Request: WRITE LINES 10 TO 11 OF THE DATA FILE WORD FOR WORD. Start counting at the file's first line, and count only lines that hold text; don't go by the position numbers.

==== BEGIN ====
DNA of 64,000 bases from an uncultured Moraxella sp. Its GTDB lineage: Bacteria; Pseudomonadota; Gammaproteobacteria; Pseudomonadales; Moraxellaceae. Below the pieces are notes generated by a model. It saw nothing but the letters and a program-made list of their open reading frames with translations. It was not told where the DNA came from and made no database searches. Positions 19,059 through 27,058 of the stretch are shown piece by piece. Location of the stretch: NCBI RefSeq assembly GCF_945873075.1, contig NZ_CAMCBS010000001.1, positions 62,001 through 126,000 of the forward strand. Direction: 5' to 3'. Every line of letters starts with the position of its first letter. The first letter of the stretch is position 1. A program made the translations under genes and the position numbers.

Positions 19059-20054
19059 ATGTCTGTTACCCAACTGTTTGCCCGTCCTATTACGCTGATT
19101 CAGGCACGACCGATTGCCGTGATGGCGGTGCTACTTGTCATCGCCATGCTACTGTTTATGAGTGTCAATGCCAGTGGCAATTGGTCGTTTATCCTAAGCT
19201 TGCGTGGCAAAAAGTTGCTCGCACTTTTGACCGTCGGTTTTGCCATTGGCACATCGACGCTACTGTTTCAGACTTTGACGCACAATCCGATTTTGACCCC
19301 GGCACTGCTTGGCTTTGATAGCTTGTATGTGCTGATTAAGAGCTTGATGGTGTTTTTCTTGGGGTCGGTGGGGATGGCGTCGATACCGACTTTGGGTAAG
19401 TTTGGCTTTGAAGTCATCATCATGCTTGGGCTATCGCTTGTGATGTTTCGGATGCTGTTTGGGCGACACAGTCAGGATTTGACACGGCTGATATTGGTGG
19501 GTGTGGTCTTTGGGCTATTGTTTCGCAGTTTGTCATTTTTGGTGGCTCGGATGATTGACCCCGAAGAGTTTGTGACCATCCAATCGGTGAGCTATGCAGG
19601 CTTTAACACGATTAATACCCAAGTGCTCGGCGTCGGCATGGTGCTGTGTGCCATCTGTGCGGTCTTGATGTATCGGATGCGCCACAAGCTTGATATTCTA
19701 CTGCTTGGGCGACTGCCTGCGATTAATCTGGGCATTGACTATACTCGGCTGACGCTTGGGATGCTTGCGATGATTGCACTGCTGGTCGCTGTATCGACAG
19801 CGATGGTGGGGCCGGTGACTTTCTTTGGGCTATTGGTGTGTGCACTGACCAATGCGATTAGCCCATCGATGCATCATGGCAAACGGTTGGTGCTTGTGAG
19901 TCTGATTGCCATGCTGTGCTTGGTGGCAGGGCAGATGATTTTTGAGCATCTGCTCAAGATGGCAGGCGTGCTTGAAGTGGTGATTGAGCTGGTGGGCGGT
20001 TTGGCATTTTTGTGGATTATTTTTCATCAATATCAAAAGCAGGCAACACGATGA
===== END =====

19701 CTGCTTGGGCGACTGCCTGCGATTAATCTGGGCATTGACTATACTCGGCTGACGCTTGGGATGCTTGCGATGATTGCACTGCTGGTCGCTGTATCGACAG
19801 CGATGGTGGGGCCGGTGACTTTCTTTGGGCTATTGGTGTGTGCACTGACCAATGCGATTAGCCCATCGATGCATCATGGCAAACGGTTGGTGCTTGTGAG